The Embrace measures this electro-dermal activity, and detects spikes in activity indicating a seizure. Because people experiencing convulsive seizures, known as tonic-clonic seizures, can cause confusion or lose consciousness during the episode, the watch is linked via Bluetooth to compatible Apple iOS and Android phones, with an app that alerts a caregiver. The core of the device is a machine-learning algorithm that according to the company is trained with data from epilepsy monitoring units in hospitals, and continues to be refined with data from newer device users. These specialized hospital units capture more complex data to recognize the onset of a seizure as early as possible.

Empatica cites studies showing the Embrace accurately detects tonic-clonic seizures in people with epilepsy, with low rates of false-positive alerts. An ongoing clinical trial in the U.S. and Italy is testing the Embrace in epilepsy monitoring units, with more than 100 participants. The results so far, says the company, show the device successfully detected all 40 tonic-clonic seizures that occurred, as verified by video-electroencephalogram, or EEG, images reviewed independently by experts.

The Embrace received its FDA clearance, known officially as 510(k) premarket notification, for the applicable section of the Federal Food, Drug, and Cosmetic Act, on 26 January. The device was earlier approved by European regulators in April 2017. The Embrace is also being tested as part of a clinical trial of a drug to treat Dravet syndrome, a rare genetic brain disorder experienced by infants, with seizures similar to those in epilepsy.

This device is not the only smartwatch-based epilepsy detector. As reported in Science & Enterprise in February 2017, researchers at Johns Hopkins University are developing and testing an app called Epiwatch that uses an Apple watch to monitor and record episodes in people with epilepsy.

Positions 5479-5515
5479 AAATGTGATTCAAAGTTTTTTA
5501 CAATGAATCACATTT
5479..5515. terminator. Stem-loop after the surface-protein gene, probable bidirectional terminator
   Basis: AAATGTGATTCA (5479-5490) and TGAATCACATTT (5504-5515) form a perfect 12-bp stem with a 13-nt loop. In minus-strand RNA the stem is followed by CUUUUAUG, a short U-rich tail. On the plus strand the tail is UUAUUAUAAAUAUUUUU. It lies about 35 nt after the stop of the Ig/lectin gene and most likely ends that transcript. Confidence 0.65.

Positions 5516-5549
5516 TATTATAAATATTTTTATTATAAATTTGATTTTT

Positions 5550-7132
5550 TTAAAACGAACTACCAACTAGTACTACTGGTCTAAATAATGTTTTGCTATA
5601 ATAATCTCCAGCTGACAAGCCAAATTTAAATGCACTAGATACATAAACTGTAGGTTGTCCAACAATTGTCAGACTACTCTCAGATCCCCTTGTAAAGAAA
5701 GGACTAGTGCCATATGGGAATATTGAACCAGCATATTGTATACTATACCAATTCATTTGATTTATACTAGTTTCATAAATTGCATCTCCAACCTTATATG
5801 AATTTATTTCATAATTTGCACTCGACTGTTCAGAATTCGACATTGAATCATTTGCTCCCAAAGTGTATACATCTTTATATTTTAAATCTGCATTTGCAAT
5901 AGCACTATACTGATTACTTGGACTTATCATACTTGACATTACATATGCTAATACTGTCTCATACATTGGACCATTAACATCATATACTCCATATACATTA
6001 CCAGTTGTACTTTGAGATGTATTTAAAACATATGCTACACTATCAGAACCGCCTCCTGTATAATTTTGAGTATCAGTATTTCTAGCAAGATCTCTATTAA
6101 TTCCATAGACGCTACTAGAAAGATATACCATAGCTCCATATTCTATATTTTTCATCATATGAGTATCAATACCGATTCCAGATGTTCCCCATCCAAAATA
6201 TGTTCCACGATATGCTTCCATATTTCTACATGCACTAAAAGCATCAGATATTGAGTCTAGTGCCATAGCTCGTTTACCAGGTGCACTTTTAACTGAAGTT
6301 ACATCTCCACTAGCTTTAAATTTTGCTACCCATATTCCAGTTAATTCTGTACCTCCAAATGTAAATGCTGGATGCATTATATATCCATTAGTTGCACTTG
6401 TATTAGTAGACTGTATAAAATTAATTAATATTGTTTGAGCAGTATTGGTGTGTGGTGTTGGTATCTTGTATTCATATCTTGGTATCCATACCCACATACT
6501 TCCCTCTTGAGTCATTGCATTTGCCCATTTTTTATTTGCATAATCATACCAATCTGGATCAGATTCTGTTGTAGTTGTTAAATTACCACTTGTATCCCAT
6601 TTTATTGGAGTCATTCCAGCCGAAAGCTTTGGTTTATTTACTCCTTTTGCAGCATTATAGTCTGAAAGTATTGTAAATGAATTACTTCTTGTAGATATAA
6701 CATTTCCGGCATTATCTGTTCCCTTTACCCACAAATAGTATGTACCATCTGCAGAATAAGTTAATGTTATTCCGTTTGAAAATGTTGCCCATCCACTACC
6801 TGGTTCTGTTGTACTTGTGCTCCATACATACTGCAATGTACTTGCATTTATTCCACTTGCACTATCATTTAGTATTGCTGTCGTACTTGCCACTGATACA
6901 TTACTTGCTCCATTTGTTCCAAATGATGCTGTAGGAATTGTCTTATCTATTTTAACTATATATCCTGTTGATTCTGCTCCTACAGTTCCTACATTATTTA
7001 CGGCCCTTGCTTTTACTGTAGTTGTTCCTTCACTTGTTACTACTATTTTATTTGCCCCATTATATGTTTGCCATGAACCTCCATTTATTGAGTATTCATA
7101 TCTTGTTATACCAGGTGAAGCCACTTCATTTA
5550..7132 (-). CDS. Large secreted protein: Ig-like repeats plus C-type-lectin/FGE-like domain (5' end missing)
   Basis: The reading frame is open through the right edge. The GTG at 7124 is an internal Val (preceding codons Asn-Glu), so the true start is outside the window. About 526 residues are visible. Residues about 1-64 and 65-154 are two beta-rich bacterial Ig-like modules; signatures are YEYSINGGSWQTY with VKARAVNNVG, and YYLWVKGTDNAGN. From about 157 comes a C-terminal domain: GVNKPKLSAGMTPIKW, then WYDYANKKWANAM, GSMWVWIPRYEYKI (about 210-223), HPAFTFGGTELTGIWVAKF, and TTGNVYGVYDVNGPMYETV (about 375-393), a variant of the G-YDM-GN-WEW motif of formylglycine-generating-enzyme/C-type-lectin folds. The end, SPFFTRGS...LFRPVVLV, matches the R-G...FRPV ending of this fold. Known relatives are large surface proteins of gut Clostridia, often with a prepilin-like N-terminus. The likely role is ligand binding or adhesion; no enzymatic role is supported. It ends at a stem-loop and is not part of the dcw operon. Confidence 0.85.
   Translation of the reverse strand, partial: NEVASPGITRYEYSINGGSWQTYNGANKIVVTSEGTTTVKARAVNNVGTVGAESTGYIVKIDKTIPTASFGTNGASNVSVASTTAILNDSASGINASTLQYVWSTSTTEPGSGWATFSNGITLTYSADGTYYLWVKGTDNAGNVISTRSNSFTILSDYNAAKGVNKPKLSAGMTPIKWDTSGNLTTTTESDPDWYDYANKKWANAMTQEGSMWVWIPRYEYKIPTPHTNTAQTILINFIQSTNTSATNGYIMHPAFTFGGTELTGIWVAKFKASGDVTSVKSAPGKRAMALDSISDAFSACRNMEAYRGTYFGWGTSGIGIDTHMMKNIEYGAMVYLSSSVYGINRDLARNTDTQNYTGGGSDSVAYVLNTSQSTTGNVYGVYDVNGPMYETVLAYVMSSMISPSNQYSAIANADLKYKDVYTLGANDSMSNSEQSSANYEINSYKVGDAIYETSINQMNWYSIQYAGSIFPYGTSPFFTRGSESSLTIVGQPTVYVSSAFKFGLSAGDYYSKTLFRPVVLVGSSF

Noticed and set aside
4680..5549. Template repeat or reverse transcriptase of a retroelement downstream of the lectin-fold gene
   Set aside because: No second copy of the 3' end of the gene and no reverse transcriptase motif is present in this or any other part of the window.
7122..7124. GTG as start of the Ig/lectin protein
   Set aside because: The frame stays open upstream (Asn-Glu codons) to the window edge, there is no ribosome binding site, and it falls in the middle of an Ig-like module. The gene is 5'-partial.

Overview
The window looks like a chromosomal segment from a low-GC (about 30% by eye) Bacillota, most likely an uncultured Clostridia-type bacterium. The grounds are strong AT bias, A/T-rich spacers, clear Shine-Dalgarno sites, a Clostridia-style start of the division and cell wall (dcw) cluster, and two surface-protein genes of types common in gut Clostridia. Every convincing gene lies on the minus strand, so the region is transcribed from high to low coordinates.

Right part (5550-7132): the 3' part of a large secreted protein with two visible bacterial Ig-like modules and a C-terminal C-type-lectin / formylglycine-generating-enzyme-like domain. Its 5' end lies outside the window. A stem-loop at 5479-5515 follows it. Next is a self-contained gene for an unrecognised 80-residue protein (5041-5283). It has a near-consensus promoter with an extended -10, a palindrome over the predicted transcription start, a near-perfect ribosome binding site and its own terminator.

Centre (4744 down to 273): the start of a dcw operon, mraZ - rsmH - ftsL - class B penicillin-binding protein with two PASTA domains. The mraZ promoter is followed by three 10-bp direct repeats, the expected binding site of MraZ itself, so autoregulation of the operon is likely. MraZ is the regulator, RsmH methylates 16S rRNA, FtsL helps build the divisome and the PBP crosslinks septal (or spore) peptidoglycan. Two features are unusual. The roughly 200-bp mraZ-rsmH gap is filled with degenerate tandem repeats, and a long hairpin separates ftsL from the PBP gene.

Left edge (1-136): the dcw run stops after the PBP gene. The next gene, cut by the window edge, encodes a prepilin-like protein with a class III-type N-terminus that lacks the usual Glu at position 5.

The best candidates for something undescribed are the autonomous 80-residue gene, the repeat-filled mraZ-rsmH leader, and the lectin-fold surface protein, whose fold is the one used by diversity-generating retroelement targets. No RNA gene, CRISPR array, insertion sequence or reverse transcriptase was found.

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Radiation, Biotech Companies Partner on Scar Therapy

SRT-100 skin treatment

SRT-100 skin treatment (Sensus Healthcare Inc.)

5 February 2018. Two companies taking different approaches to treating keloids — visible raised skin scars — are integrating their therapies to develop an anticipated treatment that removes and prevents the recurrence of these scars. Intellectual property and financial aspects of the collaboration between Sensus Healthcare Inc. in Boca Raton, Florida and BirchBiomed in Vancouver, British Columbia, Canada were not disclosed.

Sensus Healthcare offers radiation treatments to treat skin disfigurations from scars and cancer other than melanoma, including removal of keloids. These raised scars generally produce more excess tissue than the original wounds to the skin, such as burns, cuts, severe acne, chickenpox, or in some cases surgical scars, tattoos, and cosmetic skin piercing. In addition, people of color are often more susceptible to keloids. They can grow slowly over time, become itchy or painful, and if near a joint, impede freedom of movement. Treatments tend to vary from person to person, with some therapies aimed at relieving discomfort from the keloid, rather than the scar itself.